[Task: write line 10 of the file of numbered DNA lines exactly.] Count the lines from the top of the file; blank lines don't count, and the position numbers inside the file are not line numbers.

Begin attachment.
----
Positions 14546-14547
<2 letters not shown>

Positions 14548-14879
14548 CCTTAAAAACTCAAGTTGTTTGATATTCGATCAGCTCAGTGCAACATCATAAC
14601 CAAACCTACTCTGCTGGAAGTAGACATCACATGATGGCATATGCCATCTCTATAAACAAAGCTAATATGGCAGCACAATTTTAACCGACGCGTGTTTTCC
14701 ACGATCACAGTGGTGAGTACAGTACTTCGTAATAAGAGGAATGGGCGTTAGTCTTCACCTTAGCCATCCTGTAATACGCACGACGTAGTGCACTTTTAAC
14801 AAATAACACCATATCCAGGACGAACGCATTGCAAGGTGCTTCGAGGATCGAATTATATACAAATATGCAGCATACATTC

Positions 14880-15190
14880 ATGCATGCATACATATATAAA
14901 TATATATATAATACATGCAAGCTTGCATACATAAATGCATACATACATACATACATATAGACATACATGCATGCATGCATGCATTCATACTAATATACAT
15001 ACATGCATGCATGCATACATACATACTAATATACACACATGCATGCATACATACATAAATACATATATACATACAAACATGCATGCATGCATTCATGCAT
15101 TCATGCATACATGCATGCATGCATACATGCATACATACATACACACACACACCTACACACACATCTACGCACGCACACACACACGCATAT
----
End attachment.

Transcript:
14901 TATATATATAATACATGCAAGCTTGCATACATAAATGCATACATACATACATACATATAGACATACATGCATGCATGCATGCATTCATACTAATATACAT